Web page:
Mile Split Overall
1 9:01 9:01
2 8:30 17:31
3 8:47 26:19
4 8:53 35:12
5 9:01 44:13
6 9:22 53:36
7 10:48 1:04:25
8 9:54 1:14:20
9 10:15 1:24:35
10 11:40 1:36:15
11 10:57 1:47:12
12 11:32 1:58:45
13 9:46 2:08:31
Stretch 0:51 2:09:23

Sunday, March 08, 2015

Running Again

I love running
I ran my first marathon in January.  I crossed the Disney Marathon finish line at 5:06:04, a bit slower than I had hoped.

So I've decided to run another one.  I hear you're supposed to train 6 months for these things.  That gives me plenty of time for either the Marine Corps Marathon here in DC in October or the Richmond Marathon down by my alma mater in November.  You have to enter a lottery to run the former, so unless I get lucky, I'm probably doing the latter.

I started my training this afternoon.  It was spurred on after I stepped on the scale today.  Holy crap.  How the hell did I put on 10 lbs in two months?

I've been thinking a lot about my next round of training -- just not doing a lot about it.  Back in January I signed up for the Rock n' Roll 1/2 marathon taking place in DC this Saturday.  I ran 9:30 miles today, so we'll see how I do.  I'm not going to push it too hard.  There's no way I'll set a PR, so I'm not going to even try.

Friday, March 06, 2015

The Sharks of Bimini

Nurse shark
Bimini, The Bahamas is the sharkiest place I've ever been in my life.  It's home to the world famous Sharklab, of course, but it's also a place where large sharks roam freely.  In a single day I saw six species of shark, plus three species of ray.  The nurse sharks (Data Deficient) were everywhere.  They were inside the lab's pens, at the dive sites, and swimming in the marina (more photos on Facebook).

Lemon shark
Lemon sharks (Near Threatened) were also in the pens.  I also saw an adult swimming in the marina.


A video posted by @tadziobervoets on

The bull sharks (Near Threatened) patrol the Big Game Club marina every day.  The scientists at the lab go there to study them.  One also came in for a visit when we visited the hammerheads.

Caribbean reef (Near Threatened) and blacknose sharks (Near Threatened) swarmed us at the Triangle Rocks.  The reefies are about 5 feet long; the blacknoses are smaller.

I've swum with all those species at different times, but this was my first time to see a great hammerhead (Endangered).  I spent two days on the water.  I saw three on the first day and one on the second.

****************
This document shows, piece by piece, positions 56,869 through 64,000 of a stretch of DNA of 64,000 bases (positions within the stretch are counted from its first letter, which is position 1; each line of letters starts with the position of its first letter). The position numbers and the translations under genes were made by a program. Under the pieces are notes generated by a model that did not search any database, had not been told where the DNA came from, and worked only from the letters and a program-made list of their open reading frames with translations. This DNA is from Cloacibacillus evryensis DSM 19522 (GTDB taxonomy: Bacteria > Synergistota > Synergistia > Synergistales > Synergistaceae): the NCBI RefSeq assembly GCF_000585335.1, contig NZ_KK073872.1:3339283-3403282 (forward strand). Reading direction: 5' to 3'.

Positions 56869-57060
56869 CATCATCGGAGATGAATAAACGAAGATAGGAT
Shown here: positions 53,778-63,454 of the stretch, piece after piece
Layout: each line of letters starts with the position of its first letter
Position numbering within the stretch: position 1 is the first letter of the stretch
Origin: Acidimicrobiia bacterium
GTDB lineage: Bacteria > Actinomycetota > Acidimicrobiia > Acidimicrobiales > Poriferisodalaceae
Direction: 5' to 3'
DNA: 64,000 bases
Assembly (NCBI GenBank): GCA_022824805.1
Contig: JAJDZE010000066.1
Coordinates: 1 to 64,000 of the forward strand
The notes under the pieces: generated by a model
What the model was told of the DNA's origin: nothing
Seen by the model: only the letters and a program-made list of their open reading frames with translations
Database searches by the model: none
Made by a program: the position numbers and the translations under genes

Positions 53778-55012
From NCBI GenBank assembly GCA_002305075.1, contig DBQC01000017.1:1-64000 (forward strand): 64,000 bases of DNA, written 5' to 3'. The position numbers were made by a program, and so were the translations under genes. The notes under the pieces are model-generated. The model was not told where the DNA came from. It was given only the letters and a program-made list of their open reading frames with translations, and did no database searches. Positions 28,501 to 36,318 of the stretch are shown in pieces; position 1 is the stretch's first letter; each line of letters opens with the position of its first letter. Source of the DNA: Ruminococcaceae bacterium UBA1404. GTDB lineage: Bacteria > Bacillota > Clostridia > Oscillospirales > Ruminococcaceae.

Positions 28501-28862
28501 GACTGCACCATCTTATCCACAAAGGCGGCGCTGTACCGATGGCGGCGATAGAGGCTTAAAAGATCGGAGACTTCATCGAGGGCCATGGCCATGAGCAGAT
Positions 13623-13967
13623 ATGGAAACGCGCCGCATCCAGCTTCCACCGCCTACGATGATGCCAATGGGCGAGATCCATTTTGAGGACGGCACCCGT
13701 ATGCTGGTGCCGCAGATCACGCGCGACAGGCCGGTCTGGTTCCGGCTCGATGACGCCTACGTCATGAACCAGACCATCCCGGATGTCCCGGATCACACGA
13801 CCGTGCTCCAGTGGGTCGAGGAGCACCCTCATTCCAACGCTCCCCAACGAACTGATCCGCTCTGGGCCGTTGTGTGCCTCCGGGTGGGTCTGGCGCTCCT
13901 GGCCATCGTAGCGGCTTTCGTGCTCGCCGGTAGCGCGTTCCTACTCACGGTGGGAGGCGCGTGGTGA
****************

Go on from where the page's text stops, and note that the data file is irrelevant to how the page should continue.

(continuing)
I also saw several spotted eagle rays (Near Threatened) both at the marina and out on the water, several southern stingrays (Data Deficient), and a single yellow-spotted ray (unassessed by IUCN) hanging out in the marina.

Wednesday, March 04, 2015

I met a president today

President Tommy Remengesau Jr. and Shark Stanley
I had a fun day at work today.  There's a kid and his mom that I've been in contact with over the last few years who is really dedicated to advocating for ocean issues.  He's helped collect signatures and write letters for a couple of different initiatives, including my campaign to keep President Obama from overturning 11 state and territorial shark fin trade bans.

10 year old Nick contacted me again recently looking for somewhere to help, so I sent him some articles and information on Palau's effort to create a marine reserve throughout their entire EEZ.  Nick thought that was cool, so he wrote a letter.  But he didn't stop there; he recruited about 1000 friends and family members to sign on to his letter.

And it just so happens that the President of Palau was in New York this week, so after making a few phone calls, we arranged a meet and great.  I went as the official photographer.  Since this is my blog, the photo is of me!  If you want to read more about Nick's story, check out Shark Defenders.  I also posted photos to Facebook.

I'm not as big a deal as Shark Stanley
President Remengesau is one of my heroes and this is the first time I had my photo taken with him.  Palau has always pushed the envelope in terms of what conservation can accomplish and it has often been him doing the pushing.  I think that my leaders in the CNMI can learn a lot from him.  In fact, I'd like to see the CNMI and the federal government expand the protections of the Marianas Trench Marine National Monument.  Then our protected area and Palau's protected area can form a sister-park partnership.  A man can dream.